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Politician's killing prompts call for tracking neo-Nazis

July 8, 2019

Following the death of a regional politician, Lower Saxony's interior minister wants the government to track neo-Nazis. Boris Pistorius says agents could adapt methods that monitor people suspected of religious violence.

Walter Lübcke's house in Wolfhagen-Istha
Image: Reuters/R. Orlowski

In an interview with the daily Hannoversche Allgemeine Zeitung published on Monday, Lower Saxony Interior Minister Boris Pistorius called for closer monitoring of people believed to be plotting acts of violence with racist, anti-immigrant or neo-Nazi motives.

Pistorius, a member of the Social Democrats (SPD), told the newspaper that he and interior ministers from other SPD-led states would discuss this week how to employ methods already used to keep tabs on suspected religious extremists.

He suggested that an "early warning" system used to rate the potential danger posed by suspected extremists with religious motives could be adapted to turn a critical and early eye to the threat of neo-Nazi violence.

Read more: Nazi Germany's suicide wave

"Operationally, we would adjust the focus to these new dangers," Pistorius said, noting that racism and xenophobia had entered the mainstream political discussion. "Things that would have been unspeakable 10 years ago are today said by certain political groups. Lines are being crossed, basic values such as human dignity are being called into question, and clearly racist thoughts are being expressed."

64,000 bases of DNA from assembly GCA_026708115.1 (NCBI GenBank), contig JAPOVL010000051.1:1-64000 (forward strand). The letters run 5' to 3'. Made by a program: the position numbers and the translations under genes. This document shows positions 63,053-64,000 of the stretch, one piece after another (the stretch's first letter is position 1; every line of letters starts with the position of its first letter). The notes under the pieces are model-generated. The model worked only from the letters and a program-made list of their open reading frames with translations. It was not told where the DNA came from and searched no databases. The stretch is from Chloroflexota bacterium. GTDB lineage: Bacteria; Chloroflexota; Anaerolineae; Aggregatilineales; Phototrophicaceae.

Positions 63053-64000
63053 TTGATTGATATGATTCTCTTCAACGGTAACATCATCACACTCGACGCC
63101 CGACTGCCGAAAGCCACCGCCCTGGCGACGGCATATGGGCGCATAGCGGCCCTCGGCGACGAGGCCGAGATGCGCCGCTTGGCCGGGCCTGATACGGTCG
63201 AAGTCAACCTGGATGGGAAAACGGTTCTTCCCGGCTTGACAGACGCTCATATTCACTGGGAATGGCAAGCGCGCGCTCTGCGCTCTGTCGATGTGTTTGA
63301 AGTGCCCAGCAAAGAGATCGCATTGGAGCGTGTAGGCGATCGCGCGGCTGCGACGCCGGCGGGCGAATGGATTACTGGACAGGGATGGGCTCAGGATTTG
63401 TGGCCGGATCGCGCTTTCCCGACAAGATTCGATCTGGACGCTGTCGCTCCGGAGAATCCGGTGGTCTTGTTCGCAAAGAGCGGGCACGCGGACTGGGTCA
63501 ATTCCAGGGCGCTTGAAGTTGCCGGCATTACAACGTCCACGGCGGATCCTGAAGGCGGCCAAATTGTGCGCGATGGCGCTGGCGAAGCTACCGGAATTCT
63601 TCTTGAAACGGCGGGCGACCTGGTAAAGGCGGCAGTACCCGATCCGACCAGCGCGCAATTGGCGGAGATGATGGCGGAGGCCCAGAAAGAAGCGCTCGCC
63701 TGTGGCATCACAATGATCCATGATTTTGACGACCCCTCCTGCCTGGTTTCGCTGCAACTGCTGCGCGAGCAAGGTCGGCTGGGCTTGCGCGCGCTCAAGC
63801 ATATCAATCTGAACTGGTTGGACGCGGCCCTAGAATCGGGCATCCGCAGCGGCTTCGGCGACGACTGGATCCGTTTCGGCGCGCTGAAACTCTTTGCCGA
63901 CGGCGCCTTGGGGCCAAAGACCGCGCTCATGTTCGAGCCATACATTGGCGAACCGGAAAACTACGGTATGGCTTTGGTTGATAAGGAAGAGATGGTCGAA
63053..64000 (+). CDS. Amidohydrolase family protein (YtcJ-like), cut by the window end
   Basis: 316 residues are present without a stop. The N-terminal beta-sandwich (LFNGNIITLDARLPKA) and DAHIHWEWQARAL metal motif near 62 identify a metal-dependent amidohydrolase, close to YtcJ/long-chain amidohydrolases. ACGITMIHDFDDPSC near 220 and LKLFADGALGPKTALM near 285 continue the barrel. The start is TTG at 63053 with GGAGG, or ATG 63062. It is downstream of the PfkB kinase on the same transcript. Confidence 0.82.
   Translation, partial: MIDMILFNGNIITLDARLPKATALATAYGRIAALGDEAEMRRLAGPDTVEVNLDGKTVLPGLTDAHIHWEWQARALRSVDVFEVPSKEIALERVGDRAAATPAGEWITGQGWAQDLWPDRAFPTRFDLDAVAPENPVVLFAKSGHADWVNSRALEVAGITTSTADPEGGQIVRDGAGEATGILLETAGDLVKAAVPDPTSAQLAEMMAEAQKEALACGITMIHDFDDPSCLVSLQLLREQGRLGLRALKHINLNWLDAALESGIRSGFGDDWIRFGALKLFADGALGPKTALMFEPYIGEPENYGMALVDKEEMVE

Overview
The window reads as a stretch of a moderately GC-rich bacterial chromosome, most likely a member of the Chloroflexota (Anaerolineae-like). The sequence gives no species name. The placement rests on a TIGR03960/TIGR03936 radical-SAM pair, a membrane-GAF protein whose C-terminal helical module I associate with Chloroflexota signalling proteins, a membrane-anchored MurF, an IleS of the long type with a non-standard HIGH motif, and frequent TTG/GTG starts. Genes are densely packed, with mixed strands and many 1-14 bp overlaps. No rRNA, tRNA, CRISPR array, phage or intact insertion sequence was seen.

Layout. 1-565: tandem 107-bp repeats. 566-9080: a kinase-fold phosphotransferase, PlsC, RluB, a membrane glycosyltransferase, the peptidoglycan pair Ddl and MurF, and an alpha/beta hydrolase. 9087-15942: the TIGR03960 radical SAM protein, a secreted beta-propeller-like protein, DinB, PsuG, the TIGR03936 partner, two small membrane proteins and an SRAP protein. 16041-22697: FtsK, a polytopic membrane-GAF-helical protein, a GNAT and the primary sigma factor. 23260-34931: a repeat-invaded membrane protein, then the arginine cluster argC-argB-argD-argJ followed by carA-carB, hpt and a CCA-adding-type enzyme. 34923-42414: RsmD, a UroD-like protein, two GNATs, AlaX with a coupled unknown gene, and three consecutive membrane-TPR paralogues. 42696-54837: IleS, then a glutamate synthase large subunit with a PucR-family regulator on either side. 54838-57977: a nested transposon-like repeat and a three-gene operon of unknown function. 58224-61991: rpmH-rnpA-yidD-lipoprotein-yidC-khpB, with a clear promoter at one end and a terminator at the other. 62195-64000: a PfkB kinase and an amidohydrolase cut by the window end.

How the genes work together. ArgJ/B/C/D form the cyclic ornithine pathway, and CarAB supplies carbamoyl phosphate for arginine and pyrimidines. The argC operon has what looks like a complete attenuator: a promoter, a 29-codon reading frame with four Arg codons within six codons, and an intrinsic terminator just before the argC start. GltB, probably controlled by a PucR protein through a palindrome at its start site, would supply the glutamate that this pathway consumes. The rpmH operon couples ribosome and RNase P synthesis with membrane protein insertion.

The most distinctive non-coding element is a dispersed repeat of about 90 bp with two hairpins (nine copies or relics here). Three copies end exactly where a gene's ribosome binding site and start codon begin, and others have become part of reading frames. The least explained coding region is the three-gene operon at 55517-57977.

German politician killing

Read more: The neo-Nazi network facing a ban in Germany

The state interior minister's call for better monitoring of potentially violent neo-Nazi groups comes a little over a month after Walter Lübcke, the head of the Kassel regional government, was found dead in his garden. A 45-year-old suspect with links to right-wing extremists initially admitted to killing Lübcke, but later retracted his confession.

Read more: Police stop far-right band performances in eastern Germany

Pistorius explicitly mentioned the far-right Alternative for Germany (AfD) as a group that has been developing "for some time in an anti-constitutional direction" and called on the domestic intelligence agency to put the party under surveillance.

Read more: German journalists receive letters containing white powder

Observers of law enforcement agencies say Germany's government has put a disproportionate emphasis on people believed to be planning religiously motivated violence and turned a blind eye to the threat posed by neo-Nazi groups.

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